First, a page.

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News (Media Awareness Project) - New Zealand: Drug Users Relieved After 'Dangerous' Pills
Title:New Zealand: Drug Users Relieved After 'Dangerous' Pills
Published On:2011-11-20
Source:New Zealand Herald (New Zealand)
Fetched On:2011-11-23 06:01:15

Drug users have welcomed a massive Ecstasy bust, saying the pills on
the streets were dangerous.

In a press conference this week, police displayed bags of thousands
of pills which are known on the street as red rockets, yellow
rockets, blue choppers, green rolling stones and pink lips.

Officer in charge of the 12-month Operation Ark, Detective Inspector
Bruce Good, said the "sophisticated" syndicate was producing red
rockets that caused users to suffer seizures and hallucinations.

Good said some of the pills were being produced at a factory which
also manufactured rat poison.

It was estimated the syndicate was responsible for producing between
80 and 90 per cent of the country's Ecstasy over several years.

Users on the forum tripme.co.nz said the pills did not appear to
contain MDMA - the main ingredient in Ecstasy - but chemicals from a
family of hallucinogenics called 2C.

"Them bs pressing 2CX into street pills is what doomed everything.

"We were living a pill-friendly, take-it-or-leave-it type of country
for quite a while before people ended up in hospitals, tripping
balls, wondering why they aren't feeling strimmed or chatty," one wrote.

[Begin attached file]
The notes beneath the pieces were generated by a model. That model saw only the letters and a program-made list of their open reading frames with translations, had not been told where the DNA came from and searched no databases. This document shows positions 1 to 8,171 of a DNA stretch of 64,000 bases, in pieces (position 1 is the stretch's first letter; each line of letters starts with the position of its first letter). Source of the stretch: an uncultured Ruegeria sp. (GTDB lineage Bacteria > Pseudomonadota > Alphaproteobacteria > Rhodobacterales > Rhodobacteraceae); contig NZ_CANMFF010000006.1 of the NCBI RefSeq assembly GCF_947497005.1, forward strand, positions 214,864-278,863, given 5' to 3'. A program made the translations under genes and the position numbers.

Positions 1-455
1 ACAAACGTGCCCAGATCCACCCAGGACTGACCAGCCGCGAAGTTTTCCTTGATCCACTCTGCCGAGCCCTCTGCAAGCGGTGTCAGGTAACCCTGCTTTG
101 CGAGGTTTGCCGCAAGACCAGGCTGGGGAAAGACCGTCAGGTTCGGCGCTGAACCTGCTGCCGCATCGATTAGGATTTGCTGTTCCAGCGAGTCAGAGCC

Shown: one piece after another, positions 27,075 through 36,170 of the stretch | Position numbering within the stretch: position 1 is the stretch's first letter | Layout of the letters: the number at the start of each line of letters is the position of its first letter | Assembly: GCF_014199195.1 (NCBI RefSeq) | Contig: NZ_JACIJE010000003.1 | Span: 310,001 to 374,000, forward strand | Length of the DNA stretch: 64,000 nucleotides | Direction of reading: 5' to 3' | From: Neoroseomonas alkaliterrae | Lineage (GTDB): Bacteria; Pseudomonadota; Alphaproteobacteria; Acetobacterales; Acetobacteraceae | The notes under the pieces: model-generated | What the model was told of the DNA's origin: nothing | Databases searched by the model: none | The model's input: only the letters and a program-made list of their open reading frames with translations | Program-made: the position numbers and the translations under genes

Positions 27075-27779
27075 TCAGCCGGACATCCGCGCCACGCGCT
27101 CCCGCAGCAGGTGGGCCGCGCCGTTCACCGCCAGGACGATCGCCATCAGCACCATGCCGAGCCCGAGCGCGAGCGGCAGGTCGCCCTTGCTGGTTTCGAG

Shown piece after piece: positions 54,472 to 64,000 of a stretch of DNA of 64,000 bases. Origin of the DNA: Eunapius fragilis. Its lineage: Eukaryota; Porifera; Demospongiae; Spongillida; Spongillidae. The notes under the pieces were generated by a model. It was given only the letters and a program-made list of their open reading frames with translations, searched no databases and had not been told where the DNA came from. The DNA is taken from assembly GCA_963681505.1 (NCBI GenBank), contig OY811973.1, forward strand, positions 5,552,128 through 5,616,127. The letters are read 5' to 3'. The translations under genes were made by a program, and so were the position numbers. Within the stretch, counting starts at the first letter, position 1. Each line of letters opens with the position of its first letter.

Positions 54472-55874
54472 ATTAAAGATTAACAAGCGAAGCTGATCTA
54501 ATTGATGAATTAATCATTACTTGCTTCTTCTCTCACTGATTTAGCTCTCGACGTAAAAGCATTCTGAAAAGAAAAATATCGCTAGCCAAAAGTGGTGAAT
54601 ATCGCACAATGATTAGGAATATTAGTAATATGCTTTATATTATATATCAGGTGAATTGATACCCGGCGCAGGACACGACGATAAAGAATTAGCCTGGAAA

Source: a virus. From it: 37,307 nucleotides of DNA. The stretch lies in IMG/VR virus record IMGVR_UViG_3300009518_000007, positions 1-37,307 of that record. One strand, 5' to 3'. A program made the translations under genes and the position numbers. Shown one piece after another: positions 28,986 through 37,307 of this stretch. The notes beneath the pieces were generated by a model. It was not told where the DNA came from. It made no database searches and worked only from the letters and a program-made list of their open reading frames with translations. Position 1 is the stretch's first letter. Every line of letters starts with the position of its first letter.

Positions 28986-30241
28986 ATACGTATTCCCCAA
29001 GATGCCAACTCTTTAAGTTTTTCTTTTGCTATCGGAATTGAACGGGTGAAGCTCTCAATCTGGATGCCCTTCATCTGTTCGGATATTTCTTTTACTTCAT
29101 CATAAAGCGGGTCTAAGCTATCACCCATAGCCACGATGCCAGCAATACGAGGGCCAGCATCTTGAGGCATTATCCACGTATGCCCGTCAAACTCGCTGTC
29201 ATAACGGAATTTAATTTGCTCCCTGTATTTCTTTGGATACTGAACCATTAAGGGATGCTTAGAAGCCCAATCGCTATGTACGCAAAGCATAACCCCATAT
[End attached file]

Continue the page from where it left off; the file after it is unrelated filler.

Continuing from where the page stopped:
University of Otago student Andy told the Herald on Sunday the seized
pills were a hallucinogenic or "trippy" type, different from
traditional Ecstasy.

He said they cost $60 each in Dunedin. "I started uni in 2009 and
they were around then, but seem to have become more available over
the three years spent here," he said.

The new pills were more similar to LSD. "They start by altering your
visual perceptions, making things look strange, such as patterns
starting to move," he said.

"However, other effects start in which can be very intense. Social
situations can suddenly become scary and the user may start talking
gibberish, situations become confusing and they may become scared
because they cannot control themselves tripping out."

He found the experience terrifying. "Things slowly come back to being
manageable about four or five hours after tripping, and sleep is
difficult until the next night," he said.

Drug experts warn the bust could spark a price rise and more-toxic
pills flooding the streets.

Ross Bell, executive director of the New Zealand Drug Foundation,
said there could be "a lot of opportunists trying to cash in on what
they might see as a big gap in the market". Massey University drug
researcher Dr Chris Wilkins said Ecstasy users might pay more for
their pills in the future.

"When supply becomes tight there are usually two ways in which
dealers respond. The price goes up and they start cutting their
products with other stuff, so the potency and quality goes down," he said.

"But the recent arrests could prove to be a circuit-breaker in the
supply of Ecstasy and some users may take the opportunity to give it up."
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